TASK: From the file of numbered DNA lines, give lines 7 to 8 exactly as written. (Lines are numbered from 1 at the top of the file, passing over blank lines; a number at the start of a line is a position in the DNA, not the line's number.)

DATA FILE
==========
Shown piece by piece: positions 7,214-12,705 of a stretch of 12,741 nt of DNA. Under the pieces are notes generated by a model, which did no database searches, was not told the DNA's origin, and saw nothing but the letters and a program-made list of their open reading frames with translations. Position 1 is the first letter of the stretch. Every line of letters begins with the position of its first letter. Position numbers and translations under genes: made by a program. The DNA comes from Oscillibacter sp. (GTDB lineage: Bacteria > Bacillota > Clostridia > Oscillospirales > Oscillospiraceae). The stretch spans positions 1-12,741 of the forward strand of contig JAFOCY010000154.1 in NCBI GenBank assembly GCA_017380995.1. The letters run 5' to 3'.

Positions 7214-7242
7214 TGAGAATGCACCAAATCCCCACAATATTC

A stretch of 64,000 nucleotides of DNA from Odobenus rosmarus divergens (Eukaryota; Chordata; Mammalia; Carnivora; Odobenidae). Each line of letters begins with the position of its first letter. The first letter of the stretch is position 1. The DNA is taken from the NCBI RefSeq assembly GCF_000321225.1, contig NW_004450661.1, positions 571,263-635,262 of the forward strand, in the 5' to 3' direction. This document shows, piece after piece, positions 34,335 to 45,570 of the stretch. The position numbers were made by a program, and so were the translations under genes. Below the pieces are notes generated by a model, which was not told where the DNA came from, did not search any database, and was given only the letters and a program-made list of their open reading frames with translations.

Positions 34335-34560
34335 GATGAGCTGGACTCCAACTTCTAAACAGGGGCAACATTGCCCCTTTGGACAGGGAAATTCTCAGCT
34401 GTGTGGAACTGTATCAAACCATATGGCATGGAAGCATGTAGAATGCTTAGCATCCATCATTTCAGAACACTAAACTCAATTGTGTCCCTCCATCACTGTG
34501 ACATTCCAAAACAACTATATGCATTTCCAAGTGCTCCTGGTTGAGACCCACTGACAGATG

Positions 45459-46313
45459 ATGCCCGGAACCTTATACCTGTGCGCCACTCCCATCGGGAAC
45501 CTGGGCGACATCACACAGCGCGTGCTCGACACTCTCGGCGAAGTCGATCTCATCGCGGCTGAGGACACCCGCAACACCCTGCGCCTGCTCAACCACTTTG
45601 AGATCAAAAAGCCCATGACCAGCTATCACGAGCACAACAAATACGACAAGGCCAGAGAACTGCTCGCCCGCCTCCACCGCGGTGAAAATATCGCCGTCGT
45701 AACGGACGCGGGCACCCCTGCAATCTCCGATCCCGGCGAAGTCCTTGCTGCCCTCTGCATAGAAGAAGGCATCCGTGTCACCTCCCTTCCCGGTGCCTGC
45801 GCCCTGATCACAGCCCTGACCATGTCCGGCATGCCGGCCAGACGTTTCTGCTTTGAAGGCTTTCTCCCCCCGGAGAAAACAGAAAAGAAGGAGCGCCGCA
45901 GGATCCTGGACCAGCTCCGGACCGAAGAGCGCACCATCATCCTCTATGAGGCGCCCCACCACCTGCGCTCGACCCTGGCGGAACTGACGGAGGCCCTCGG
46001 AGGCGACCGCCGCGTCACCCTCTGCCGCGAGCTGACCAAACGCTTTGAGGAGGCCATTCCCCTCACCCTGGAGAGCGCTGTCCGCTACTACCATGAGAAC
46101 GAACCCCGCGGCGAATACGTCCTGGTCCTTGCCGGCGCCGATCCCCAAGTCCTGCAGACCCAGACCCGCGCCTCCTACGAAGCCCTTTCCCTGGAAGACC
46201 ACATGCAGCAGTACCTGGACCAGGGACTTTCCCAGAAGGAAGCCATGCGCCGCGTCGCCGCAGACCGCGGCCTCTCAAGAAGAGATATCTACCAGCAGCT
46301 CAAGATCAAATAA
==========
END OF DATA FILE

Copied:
34401 GTGTGGAACTGTATCAAACCATATGGCATGGAAGCATGTAGAATGCTTAGCATCCATCATTTCAGAACACTAAACTCAATTGTGTCCCTCCATCACTGTG
34501 ACATTCCAAAACAACTATATGCATTTCCAAGTGCTCCTGGTTGAGACCCACTGACAGATG